ASSAM ASKS MIZORAM TO FURNISH DETAILS OF ‘CLAIMED TERRITORY’
Assam on Thursday asked Mizoram to furnish details of villages, including their locations and ethnicity of residents, in support of its claims over places that are currently within the bigger northeastern state’s territory.
The claims will have to be submitted within three months and then will be taken up by regional committees that would be formed by the two states for evolving an amicable solution to the vexed inter-state boundary dispute.
The decision was taken during a meeting between Assam Border Protection and Development Minister Atul Bora and Mizoram Home Minister Lalchamliana in Guwahati during the day.
A joint statement issued by the two states said that Mizoram will furnish the list of villages, their locations, geo-spatial extent, and ethnicity of the residents and other relevant details within three months to support their claim over lands that are currently in the state of Assam.
These claims will be examined by regional committees from both sides.
Both states agreed to maintain status quo and continue to ensure peace and harmony along the inter-state boundary.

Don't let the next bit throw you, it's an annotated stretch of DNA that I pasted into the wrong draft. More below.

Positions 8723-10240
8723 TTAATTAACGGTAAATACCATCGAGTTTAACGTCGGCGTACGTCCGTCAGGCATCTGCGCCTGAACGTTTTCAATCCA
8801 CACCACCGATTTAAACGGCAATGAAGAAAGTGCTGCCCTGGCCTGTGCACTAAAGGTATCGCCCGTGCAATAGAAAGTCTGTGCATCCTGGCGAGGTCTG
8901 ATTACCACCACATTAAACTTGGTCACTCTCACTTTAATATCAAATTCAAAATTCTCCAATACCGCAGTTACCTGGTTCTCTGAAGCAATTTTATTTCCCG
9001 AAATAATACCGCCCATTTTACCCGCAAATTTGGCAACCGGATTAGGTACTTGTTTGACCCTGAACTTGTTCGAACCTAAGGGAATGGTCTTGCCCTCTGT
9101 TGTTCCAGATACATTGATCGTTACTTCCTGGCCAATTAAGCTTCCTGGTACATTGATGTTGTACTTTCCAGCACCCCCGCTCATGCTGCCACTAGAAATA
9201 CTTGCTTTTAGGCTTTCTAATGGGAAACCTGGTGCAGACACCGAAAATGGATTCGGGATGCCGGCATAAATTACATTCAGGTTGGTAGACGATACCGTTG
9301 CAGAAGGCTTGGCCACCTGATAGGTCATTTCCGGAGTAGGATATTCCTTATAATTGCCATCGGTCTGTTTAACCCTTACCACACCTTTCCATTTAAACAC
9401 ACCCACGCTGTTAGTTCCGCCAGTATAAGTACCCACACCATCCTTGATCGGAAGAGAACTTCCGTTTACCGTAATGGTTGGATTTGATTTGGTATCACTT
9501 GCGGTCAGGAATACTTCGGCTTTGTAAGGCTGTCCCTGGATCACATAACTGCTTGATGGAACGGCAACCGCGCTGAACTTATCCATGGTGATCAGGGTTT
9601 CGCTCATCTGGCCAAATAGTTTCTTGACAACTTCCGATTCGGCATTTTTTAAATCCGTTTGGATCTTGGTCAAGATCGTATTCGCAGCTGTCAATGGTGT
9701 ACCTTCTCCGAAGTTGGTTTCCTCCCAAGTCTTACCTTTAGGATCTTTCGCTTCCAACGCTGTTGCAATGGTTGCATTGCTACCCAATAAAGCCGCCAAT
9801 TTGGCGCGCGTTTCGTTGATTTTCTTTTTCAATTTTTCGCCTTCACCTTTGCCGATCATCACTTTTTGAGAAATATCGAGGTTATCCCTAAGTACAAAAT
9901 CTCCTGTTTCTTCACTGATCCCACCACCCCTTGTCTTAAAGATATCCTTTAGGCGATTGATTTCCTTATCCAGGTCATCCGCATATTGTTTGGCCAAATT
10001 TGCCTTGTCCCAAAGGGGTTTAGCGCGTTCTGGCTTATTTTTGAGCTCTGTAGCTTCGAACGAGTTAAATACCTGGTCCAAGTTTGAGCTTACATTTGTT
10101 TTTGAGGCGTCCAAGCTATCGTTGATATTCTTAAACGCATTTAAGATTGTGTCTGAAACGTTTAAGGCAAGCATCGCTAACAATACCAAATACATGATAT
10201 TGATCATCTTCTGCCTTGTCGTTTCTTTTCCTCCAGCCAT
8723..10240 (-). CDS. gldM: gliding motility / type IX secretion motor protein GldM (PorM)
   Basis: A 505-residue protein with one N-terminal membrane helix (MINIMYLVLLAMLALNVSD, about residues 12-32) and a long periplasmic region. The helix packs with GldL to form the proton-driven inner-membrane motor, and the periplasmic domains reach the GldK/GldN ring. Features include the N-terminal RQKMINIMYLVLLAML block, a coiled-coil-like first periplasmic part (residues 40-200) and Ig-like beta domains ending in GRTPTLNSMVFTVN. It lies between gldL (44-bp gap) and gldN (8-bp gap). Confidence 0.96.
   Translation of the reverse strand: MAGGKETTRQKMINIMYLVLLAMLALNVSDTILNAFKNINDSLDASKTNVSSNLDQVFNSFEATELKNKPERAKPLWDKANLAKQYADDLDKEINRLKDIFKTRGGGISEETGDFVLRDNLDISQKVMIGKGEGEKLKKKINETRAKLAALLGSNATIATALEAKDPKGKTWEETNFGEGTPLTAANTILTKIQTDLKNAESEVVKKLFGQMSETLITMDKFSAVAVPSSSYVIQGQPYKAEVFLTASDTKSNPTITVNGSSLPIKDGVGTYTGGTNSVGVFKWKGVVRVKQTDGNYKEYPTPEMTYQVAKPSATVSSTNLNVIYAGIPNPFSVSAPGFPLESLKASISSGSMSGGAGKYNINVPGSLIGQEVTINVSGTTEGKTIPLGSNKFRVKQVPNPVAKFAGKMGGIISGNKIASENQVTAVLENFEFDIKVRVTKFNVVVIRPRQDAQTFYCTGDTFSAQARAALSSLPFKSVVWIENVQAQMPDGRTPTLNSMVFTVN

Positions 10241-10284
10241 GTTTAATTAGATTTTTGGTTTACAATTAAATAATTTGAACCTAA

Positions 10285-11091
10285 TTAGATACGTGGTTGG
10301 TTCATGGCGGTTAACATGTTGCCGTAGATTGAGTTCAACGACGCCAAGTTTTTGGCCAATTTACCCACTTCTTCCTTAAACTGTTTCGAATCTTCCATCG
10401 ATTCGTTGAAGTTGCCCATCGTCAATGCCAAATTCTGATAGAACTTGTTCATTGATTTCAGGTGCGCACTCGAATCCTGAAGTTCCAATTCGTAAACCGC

The Mizoram delegation informed their Assam counterparts that there is unrest among areca nut growers in the hill state as they are facing problems during the transportation of their produce to Assam and other parts of the country.
Due to the illegal smuggling of areca nuts from neighbouring countries, there is strict checking at inter-state boundaries and consignments are seized if transporters don’t possess all the necessary documents.
Both states agreed to refer the issue to their respective chief ministers for an amicable solution.
The two states also agreed to continue their zero tolerance towards transportation of smuggled areca nuts from other countries. Assam shares a 164.6-km-long border with Mizoram.
The long-standing boundary dispute has its origin in a notification of 1875 issued during the British era that differentiated Lushai hills from the plains of Cachar, and another of 1933 that demarcated a boundary between Lushai hills and Manipur.
Mizoram insists the inter-state boundary should be demarcated on the basis of the 1875 notification, a corollary to the Bengal Eastern Frontier Regulation (BEFR) Act, 1873.
Mizoram leaders have been arguing against the demarcation notification of 1933, claiming that the Mizo society was not consulted, while Assam wants that notification to be enforced.
In one of the bloodiest skirmishes between the two states, six Assam Police personnel and one civilian were killed during a shootout between security forces of the neighbouring states along the inter-state boundary in July last year.
Several rounds of peace talks have been held between the administrations of the two northeastern states since then.